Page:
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CONCERT VI PROGRAM NOTES Russell Peck Born January 25, 1945, Detroit: Died March 1, 2009, Greensboro The Glory and the Grandeur Since its premiere in 1988 this concerto has become one of my most popular orchestral works, no doubt in part because the three percussionists moving among their dozens of different instruments is quite fascinating visually. It was a brain-breaking effort to work out this choreography, but absolutely necessary to allow the percussionists to use all their uniquely varied sound resources. The stage setup was also planned to create a kind of geographical aspect to the piece, with percussion sound bouncing back-and-forth, spinning around in space, and in general coming from different locations. This spatial aspect is part of the composition's formal structure. The title is from a poem by Edgar Allen Poe: “. . . the glory that was Greece, the grandeur that was Rome.” I always loved that line and wanted in this case to evoke the glory associated with the bright clarity of percussion along with the grandeur associated with the power of its drums. As a concerto, this single-movement piece is extremely virtuosic, demanding athletic strength as well as subtlety and lightness of touch. It also involves an unusually critical rhythmic capacity of the three percussionists to dovetail intricate parts amidst a complexity of orchestral color. - program note by the composer

Sergei Prokofiev Born April 23, 1891, Sontsovka: Died March 5, 1953, Moscow Selections from Romeo and Juliet Suites Prokofiev was one of many famous composers inspired by Shakespeare’s tragic romance Romeo and Juliet. Tchaikovsky, Gounod, and Berlioz each made a musical setting of the tale, as did Leonard Bernstein in his jazz-inspired West Side Story. Initially, Prokofiev’s version seemed to be as ill-fated as the unhappy lovers in the play. The piece was commissioned by Leningrad’s Kirov Ballet in 1935, but the company suddenly dropped it with the excuse that the music was too complicated. Not long after, Prokofiev signed a contract with a rival ballet company, the Bolshoi Ballet of Moscow, who apparently demanded a happy ending for the story, much to the composer’s dismay. As he wrote in his autobiography: “There was quite a fuss at the time about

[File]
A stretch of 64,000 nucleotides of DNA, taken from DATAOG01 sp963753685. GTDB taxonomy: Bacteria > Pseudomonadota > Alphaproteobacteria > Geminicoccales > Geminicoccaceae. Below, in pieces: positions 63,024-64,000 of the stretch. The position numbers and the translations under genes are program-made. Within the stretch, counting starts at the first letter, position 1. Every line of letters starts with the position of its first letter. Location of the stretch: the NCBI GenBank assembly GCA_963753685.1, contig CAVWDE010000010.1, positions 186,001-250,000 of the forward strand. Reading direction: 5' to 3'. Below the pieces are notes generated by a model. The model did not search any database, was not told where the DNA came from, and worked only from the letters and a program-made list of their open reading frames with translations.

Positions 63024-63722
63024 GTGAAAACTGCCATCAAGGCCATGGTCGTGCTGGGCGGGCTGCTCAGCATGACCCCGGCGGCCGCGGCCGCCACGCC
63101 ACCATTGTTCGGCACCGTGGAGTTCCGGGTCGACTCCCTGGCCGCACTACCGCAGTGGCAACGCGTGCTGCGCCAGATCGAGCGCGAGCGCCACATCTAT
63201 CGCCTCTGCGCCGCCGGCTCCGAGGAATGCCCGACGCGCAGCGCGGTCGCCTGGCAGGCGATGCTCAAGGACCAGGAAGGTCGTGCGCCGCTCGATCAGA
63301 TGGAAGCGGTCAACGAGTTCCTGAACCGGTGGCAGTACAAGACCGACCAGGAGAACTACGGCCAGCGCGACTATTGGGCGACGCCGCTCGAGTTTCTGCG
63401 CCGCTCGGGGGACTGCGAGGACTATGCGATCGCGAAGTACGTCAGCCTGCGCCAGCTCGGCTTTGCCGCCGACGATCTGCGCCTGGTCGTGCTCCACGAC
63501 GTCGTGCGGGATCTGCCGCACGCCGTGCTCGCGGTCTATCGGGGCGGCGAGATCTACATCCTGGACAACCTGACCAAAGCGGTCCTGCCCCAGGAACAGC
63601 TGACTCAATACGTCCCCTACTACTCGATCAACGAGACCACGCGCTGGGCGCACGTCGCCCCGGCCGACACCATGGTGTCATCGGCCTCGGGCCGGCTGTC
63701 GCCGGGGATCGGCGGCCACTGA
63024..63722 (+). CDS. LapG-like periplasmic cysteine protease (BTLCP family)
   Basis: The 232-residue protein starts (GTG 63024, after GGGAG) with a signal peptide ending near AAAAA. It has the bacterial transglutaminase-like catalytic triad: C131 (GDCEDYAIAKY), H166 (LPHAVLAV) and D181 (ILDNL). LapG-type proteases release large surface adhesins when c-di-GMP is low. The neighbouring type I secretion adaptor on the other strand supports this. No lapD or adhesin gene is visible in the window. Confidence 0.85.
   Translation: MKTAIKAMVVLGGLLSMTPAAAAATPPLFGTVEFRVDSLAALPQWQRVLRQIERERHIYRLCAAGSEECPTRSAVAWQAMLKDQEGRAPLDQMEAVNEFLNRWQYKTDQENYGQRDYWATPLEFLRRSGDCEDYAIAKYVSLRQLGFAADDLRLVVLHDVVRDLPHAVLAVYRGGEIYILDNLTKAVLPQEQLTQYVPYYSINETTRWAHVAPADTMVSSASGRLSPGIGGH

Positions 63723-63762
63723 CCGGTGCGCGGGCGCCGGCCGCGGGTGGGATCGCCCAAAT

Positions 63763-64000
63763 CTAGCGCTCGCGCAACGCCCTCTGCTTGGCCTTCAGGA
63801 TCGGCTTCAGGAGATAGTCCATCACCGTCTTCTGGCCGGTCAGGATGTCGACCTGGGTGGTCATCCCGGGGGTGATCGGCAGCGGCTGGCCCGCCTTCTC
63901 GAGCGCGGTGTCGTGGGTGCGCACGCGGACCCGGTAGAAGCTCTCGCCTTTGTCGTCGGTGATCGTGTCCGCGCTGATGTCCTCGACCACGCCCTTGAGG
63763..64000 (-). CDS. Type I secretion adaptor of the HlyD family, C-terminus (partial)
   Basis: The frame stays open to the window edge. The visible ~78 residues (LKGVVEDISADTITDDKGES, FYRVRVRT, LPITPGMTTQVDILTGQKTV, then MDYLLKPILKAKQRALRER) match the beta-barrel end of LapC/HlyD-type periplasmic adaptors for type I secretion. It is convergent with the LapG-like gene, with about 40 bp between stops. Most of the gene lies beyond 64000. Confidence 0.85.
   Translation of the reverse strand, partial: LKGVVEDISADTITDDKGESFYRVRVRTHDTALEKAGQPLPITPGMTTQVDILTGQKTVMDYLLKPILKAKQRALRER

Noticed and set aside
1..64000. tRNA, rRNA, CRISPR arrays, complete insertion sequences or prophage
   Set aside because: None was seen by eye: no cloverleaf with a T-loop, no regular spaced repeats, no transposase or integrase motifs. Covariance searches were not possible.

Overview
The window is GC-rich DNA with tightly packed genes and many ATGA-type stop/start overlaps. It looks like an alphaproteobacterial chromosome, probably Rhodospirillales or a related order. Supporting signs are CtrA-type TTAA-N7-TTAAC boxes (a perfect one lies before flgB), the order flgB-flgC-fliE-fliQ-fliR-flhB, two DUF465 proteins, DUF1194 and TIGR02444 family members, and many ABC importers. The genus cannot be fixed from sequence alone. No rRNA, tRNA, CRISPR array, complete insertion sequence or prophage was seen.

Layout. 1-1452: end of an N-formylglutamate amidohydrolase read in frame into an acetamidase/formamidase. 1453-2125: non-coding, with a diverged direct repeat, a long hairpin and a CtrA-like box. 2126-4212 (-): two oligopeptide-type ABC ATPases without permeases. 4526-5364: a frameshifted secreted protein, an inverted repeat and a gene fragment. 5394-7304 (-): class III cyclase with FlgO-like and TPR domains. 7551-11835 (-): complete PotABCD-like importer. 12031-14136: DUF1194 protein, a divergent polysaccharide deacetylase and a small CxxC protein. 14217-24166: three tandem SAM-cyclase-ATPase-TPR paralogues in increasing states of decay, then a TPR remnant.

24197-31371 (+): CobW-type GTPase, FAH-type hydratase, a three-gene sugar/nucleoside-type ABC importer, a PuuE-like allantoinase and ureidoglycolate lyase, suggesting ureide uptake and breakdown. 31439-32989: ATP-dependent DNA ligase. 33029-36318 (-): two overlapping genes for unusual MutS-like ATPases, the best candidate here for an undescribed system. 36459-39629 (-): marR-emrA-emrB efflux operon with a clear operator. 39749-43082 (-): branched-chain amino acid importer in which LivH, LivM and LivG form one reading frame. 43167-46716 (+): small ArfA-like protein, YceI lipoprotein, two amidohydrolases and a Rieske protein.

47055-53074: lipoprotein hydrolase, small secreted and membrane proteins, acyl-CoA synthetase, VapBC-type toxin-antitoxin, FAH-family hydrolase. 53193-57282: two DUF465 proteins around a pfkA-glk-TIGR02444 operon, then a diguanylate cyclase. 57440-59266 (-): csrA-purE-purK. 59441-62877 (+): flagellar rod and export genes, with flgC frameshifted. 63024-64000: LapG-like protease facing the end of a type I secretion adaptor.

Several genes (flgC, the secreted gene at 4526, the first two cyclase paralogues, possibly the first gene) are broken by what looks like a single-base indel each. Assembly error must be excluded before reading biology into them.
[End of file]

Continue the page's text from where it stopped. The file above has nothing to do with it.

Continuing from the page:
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CONCERT VI PROGRAM NOTES our attempts to give Romeo and Juliet a happy ending – in the last act Romeo arrives a minute earlier, finds Juliet alive and everything ends well. The reasons for this bit of barbarism were purely choreographic: living people can dance, the dying cannot… After several conferences with the choreographers, it was found that the tragic ending could be expressed in the dance and in due time the music for that ending was written.” Eventually, Bolshoi also dropped the ballet, claiming that the music was impossible for dancing. Romeo and Juliet languished after its second rejection and Prokofiev feared the piece would never be performed, prompting him to spend part of 1936 and 1937 fashioning multiple orchestral suites and piano arrangements from the ballet to give the work a second chance at life in the concert hall. Then, in 1938, Prokofiev received a surprising request from a ballet company in Brno, Czechoslovakia, asking for permission to give a performance of Romeo and Juliet. Undaunted by the supposedly insurmountable musical problems that had plagued the Kirov and Bolshoi dancers, the dancers in Brno prepared the ballet diligently and the premiere was a huge success. The gauntlet had been dropped, and the major Russian ballet companies could not make any more excuses about the piece being “undanceable” now that Brno had been successful. Prokofiev’s orchestral suites from Romeo and Juliet are too long to perform in their entirety, so today’s conductors follow the composer’s model of selecting excerpts from the suites and combining them in a pleasant musical sequence. Some excerpts are played with great consistency, but conductors also include their own favorites, making every performance a little different. Today’s concert will include seven selections. The stomping, angry dissonances of ‘Montagues and Capulets’ show the bravado of the feuding families. Their aggressions fall to the background as a graceful flute solo accompanies Juliet’s first dance with her suitor Paris, but their hostilities cannot be quelled for long. A hymn-like melody in the bassoon is the hallmark of the tenderhearted ‘Friar Laurence’, whose actions set the tragic events of the tale in motion, and ‘The Young Juliet’ is a musical portrait of the playful naïveté of the heroine. The tender longing of ‘Romeo and Juliet Before Parting’ is contrasted by the jaunty folk tune that makes up the vibrant ‘Dance’, and the profound depth of Romeo’s sorrow is clearly evident in ‘Romeo at the Tomb of Juliet’. The final selection, ‘The Death of Tybalt’, depicts the dramatic moment where Romeo kills his rival Tybalt in retaliation for the death of Romeo’s friend Mecrutio. The young Montague and Capulet men engage in their typical taunts with fiery, swirling music, but their provocations take an unexpected turn as the sword fight becomes deadly. The scene ends as the dead are carried out to a searing theme of intense sadness and anger. - program notes by Heike Hoffer